Eight months ago, the Instagram account @standrewssurvivors was founded. It subsequently shared anonymously the experiences of both students and alumni of the University with sexual misconduct. As a result, promises of action from various groups on campus were made. The University of St Andrews and student groups, as well as societies and fraternities whose members were implicated, all made public statements detailing such promises. Their messages at the time were clear: they were committed to addressing sexual and gender-based violence and creating a safer and more supportive St Andrews. Today, having spoken to both the administrators of the account themselves, as well as the aforementioned groups, The Saint presents the findings of its investigation into whether promises were kept, and what actions – if any – have been carried out since.
Since its founding on 2 July 2020, the St Andrews Survivors account has posted 265 anonymous allegations of sexual misconduct (at time of writing) and has garnered over 6,000 followers. Whilst the vast majority of submitted posts concern alleged incidents occurring within the town, it must be noted that some alleged incidents did not take place in St Andrews nor implicate students at the University. The St Andrews Survivors account’s administrators state that the page creates “a space where survivors can feel safe and supported, whether that be by granting them an opportunity to share their own experiences in an anonymous way, or demonstrating that they are not alone by compiling all of these stories from their peers in one place.”
The allegations include rape, stealthing, witnessing rape, coercion, sexual assault, physical assault, racism, emotional abuse, attempted assault, assault, drugging, verbal abuse, sexual harassment, and domestic violence.
According to the administrators of St Andrews Survivors – whose anonymous team has expanded from one original founder to multiple members – the large volume of submissions was unexpected, yet the prevalence of sexual misconduct on campus was, unfortunately, unsurprising:
Speaking to The Saint, they said, “All of us on the admin team had a sense of the issue in St Andrews, whether from our own experiences or from others. And, having an understanding of the advantages, disadvantages, and emotional turmoil that comes with the decision to speak up about these abuses, we were not shocked to discover hundreds of St Andrews students, alumni, residents, and staff who had been keeping their stories to themselves for weeks, months, years, or even decades.”
They continued, “The deeply personal and vivid stories shared on the account seem to touch many people with events, locations and situations all too familiar to fellow ‘St Andreans’. These stories shock people into being more cognizant of how their own behaviours or the actions of those around them, which they may never have questioned before, may potentially be harmful to others.”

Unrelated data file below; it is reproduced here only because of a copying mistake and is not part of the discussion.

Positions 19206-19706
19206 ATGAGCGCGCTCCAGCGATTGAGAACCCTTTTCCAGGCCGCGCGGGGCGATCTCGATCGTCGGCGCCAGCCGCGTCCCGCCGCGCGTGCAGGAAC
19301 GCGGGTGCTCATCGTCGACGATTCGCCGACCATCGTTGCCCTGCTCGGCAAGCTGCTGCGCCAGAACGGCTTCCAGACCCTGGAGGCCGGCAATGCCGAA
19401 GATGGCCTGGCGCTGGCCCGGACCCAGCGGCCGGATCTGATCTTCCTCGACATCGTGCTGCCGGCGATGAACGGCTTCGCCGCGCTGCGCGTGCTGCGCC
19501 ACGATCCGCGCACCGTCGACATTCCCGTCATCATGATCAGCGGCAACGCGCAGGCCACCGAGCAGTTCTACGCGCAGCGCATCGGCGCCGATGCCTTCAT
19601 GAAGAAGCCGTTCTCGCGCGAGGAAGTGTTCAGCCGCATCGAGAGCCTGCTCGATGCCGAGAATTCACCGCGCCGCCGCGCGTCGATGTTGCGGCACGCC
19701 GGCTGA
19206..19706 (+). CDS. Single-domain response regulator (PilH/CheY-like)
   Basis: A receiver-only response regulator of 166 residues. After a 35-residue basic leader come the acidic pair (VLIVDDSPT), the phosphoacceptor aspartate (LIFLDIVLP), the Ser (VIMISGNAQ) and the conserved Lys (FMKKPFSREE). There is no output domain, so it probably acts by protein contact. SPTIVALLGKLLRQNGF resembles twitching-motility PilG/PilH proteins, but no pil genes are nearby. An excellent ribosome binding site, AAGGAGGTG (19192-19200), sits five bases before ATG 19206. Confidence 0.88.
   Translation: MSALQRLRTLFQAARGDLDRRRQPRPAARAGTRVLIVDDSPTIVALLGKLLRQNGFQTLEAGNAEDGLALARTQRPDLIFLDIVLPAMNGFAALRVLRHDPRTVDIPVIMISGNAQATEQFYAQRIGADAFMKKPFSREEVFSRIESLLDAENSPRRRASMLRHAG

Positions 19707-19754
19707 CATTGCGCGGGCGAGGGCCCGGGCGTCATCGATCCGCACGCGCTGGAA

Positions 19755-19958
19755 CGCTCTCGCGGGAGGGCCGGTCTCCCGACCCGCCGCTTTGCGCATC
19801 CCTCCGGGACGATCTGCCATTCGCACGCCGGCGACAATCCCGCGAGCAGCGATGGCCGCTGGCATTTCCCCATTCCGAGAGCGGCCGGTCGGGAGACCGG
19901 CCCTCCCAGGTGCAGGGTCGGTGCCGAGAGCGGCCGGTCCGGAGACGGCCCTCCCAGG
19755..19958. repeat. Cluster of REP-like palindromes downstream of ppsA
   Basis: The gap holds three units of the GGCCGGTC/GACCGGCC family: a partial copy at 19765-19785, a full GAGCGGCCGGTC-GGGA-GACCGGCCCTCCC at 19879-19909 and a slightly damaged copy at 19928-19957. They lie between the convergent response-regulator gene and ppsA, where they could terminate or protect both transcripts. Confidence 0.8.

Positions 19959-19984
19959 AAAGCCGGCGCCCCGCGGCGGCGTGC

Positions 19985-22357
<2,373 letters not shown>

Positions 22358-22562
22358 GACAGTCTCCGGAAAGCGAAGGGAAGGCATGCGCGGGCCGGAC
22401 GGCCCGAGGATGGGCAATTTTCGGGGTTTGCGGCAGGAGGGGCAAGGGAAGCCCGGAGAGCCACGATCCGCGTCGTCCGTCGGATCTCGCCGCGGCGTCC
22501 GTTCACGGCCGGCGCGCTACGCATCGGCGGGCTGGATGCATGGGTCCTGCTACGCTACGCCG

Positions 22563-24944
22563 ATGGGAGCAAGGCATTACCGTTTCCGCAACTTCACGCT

Allegations of sexual misconduct on the page include 12 posts which implicate the St Andrew’s Chapter of the student fraternity, AEPi (Alpha Epsilon Pi), as well as two which implicate members of the Kate Kennedy Club.
A week after the Instagram account was founded, The Telegraph reported that AEPi had “immediately suspended members who acknowledged any role in the alleged incidents.”
Committing themselves to public accountability, AEPi St Andrews stated on their public Facebook page that they would regularly keep the community posted on updates regarding their response to the allegations, which included an internal investigation and a commitment to put in place mandatory consent training for all of its members.
However, the Chapter’s social media has since been made private due to Chapter members being harassed, intimidated, and threatened, according to Jonathan Pierce, former International President of AEPi and the fraternity’s spokesman. As such, no updates on their commitment to mandatory consent training or the investigation into the incidents have been made publicly.
Speaking to The Saint, Mr Pierce clarified that members had participated in consent training in Semester 1 of the 2020-2021 academic year and that this will now be mandatory for all members, every year. Alongside this, he added that a new policy has been introduced by AEPi alumni: the development of a UK-Specific Safeguarding Policy and the appointment of a Safeguarding Officer.
When asked what AEPi’s internal investigation procedure consisted of, Mr Pierce stated that the procedure for dealing with allegations of sexual misconduct involves suspending a fraternity Brother “pending the outcome of an investigation by proper authorities.” If the allegation is proven true, the Brother will enter an expulsion process.
According to Mr Pierce, when asked about The Telegraph’s report that members had been suspended, he stated that the Chapter has cooperated with all investigations:
“To my knowledge, no one has been named in any of the anonymous allegations which were made. The Chapter worked with local authorities to aid in their investigations but none of those investigations resulted in any specific allegations of any individuals, to our knowledge. Hence, no one has been put into the expulsion process because neither the Chapter leadership nor the local police know who the allegations were about.”
The St Andrews Survivors account received international media coverage. However, the administrators noted that “every university has a sexual assault problem” and that the attention surrounding St Andrews was due to the fact that it was one of the first universities in the UK to have the “magnitude of the problem” exposed.